There are few things more irritating in the world than the rise of the pseudo truism. By 'pseudo truism', I mean statements that have all the characteristics of a truth but don't actually make much sense once you start to leverage a little bit of thought beneath them.
Let me give you an example, though there are many you can find in your everyday lives if you simply leave your ears open to them. An obvious example of this would be variations of the phrase 'things were better back in the day', which is not only the motto of The Daily Mail but also describes much of the UKIP manifesto. It's a statement that is obviously true until you actually begin to raise objections ranging in mildness from ration books to World Wars and The Black Death. Then you begin to realise that very often, things were simply not better than they are now. Another phrase is 'what goes up, must come down'. It sounds like a self-evident truth but astrophysicists would probably argue long into the night about the absolute certainty of that or, indeed, the very definition of what constitutes up and down within the infinity of time and space.
One phrase that really grates the brain is currently in vogue. 'Oh, there's nothing wrong with it. It's perfectly natural'. You often hear it from liberal Guardian readers who use variations of this addled phrase to justify anything from drug use to hardcore pornography. When the BBFC recently declared their intention of banning certain forms of extreme pornography, there were very many responses that made the point that 'they'll be banning kissing on the lips next' as though there was a simple process of causality between strangulation videos and a peck on the cheek. 'Sex is perfectly natural', they argue. 'There's nothing wrong it it'. Indeed there isn't but I'm not sure that natural sex should involve the use of a Black and Decker power drill.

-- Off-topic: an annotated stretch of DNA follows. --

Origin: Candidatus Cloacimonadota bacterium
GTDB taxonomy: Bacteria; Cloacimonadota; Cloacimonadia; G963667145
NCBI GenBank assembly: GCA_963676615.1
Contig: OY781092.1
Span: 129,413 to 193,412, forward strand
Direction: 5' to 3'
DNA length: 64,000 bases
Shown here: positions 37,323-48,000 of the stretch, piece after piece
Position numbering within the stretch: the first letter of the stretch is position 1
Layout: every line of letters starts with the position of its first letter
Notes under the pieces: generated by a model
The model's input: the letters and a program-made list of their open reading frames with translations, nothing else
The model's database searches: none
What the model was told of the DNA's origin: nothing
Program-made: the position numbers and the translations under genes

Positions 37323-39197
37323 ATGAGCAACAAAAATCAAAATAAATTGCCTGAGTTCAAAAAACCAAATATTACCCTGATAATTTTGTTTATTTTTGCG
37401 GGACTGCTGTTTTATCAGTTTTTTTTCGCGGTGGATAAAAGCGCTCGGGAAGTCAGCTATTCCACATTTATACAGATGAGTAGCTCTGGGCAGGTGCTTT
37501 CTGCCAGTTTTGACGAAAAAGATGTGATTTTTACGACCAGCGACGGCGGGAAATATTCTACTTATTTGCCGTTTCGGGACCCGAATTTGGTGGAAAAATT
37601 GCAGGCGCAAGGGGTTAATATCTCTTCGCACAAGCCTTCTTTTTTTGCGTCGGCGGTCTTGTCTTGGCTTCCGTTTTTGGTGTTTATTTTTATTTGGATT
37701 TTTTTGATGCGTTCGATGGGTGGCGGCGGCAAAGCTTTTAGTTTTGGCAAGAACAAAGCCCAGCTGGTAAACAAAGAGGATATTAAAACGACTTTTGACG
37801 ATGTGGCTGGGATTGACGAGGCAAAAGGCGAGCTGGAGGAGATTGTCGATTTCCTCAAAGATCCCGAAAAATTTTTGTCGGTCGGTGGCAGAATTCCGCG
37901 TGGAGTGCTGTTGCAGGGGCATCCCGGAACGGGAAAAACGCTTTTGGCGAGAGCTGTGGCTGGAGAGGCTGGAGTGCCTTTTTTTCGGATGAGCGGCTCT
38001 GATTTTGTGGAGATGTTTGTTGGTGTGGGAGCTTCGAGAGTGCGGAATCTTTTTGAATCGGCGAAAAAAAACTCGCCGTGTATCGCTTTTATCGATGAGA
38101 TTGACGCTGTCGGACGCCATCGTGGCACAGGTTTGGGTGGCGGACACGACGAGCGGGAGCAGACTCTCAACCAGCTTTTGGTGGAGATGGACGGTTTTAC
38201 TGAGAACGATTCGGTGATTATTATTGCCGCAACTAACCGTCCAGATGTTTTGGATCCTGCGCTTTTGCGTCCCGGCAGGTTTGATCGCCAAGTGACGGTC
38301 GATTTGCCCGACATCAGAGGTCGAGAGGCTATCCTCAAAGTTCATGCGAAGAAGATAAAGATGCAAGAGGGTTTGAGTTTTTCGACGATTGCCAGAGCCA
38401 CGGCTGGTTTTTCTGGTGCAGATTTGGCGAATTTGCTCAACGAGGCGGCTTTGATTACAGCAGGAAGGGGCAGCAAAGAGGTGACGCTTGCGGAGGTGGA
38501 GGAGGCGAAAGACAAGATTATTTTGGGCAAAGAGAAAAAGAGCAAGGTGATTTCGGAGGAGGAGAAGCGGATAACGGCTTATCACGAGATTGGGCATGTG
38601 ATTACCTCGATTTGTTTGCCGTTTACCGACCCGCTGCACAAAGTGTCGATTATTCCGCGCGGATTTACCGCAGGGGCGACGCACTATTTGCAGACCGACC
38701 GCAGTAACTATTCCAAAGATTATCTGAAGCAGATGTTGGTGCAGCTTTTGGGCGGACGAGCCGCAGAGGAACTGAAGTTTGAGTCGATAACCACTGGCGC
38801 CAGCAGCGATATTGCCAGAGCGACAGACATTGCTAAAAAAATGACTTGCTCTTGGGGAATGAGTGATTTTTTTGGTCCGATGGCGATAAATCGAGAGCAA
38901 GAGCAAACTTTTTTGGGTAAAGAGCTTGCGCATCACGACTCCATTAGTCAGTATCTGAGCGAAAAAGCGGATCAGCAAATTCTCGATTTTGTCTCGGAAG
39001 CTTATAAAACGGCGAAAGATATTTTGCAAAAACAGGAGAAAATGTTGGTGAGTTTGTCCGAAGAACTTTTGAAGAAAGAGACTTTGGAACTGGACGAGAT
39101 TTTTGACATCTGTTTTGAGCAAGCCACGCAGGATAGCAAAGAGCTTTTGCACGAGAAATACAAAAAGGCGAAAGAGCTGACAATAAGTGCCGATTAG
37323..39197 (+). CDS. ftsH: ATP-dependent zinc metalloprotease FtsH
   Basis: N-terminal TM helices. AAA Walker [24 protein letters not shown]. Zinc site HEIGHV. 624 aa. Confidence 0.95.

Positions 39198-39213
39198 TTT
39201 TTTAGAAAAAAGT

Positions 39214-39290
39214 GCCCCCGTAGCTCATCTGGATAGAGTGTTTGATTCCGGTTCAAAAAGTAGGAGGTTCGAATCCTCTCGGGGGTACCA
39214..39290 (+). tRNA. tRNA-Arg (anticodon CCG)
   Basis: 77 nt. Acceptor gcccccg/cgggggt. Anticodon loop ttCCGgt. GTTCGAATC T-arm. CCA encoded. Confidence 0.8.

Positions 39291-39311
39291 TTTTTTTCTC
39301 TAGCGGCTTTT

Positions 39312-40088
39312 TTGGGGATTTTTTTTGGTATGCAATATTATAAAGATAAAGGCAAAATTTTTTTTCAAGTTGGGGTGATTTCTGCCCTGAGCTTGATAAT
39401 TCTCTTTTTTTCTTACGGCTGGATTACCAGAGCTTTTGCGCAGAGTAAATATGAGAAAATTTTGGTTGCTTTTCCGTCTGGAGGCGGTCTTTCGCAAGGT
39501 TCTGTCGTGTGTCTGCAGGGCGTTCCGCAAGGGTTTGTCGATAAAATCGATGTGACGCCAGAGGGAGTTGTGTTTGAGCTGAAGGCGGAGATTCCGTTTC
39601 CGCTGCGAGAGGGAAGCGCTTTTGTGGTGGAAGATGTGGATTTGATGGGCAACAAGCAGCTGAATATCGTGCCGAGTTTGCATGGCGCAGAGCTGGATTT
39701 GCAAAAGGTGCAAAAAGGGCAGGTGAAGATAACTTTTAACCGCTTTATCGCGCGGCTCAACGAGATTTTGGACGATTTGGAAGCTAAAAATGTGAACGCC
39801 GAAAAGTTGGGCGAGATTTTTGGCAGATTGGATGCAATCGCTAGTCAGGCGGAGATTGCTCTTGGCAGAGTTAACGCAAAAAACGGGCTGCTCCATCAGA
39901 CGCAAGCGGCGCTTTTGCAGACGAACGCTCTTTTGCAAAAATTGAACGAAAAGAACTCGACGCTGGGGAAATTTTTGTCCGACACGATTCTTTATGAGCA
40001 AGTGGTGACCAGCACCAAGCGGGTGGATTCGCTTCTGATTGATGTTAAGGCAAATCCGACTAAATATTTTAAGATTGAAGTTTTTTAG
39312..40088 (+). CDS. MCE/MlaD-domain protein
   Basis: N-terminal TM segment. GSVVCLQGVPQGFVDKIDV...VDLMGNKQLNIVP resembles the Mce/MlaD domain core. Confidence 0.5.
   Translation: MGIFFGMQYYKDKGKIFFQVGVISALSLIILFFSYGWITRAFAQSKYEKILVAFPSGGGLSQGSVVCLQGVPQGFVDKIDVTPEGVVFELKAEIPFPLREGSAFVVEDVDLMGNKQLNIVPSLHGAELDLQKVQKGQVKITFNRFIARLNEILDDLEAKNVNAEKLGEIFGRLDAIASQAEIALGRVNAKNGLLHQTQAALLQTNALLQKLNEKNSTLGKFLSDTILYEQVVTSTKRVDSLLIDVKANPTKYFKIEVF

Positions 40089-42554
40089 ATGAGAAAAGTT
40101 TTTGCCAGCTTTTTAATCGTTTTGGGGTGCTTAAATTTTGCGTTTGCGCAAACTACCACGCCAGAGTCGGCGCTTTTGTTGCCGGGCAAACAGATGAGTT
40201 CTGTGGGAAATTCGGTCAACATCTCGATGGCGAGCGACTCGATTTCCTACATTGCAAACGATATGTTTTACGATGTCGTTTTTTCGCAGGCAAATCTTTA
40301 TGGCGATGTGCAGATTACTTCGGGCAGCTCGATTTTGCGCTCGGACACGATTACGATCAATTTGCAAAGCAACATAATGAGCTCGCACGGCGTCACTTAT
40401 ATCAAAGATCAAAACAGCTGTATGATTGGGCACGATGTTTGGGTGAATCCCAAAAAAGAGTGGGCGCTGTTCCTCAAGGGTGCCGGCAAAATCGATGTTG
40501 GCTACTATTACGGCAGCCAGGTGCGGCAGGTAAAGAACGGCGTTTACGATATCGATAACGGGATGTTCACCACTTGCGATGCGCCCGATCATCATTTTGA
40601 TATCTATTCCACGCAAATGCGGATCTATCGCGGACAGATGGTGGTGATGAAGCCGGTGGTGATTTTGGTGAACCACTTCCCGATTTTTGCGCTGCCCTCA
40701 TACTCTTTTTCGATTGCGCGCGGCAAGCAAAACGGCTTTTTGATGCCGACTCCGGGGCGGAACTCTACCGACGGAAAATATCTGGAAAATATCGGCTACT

There is an easy switch being made from something being 'perfectly natural' to the statement there's 'nothing wrong with it'. We move from a statement of fact to one of morality and the two are entirely different spheres of thought and action. There are, of course, many things about the human body that are natural but we have culturally decided should also be taboo. To take one crude but obvious example: the humble flatus. Every human being needs to fart but most of us choose to do so in a way that doesn't offend the people around us. There are, of course, people who take great pride in their farts. These people fart openly and often comment on the quality, duration, and fragrance of their flatus. These are usually the very same people who resort to the pseudo truism to justify their behaviour. These are often the same people who strip off on the beach and exclaim, 'there's nothing to be ashamed about. I'm just showing off what the Good Lord gave me'. It is the kind of statement that would require an entire book just to unravel its complex stupidity, so it is usually left unchallenged and thereby enhanced as a truism.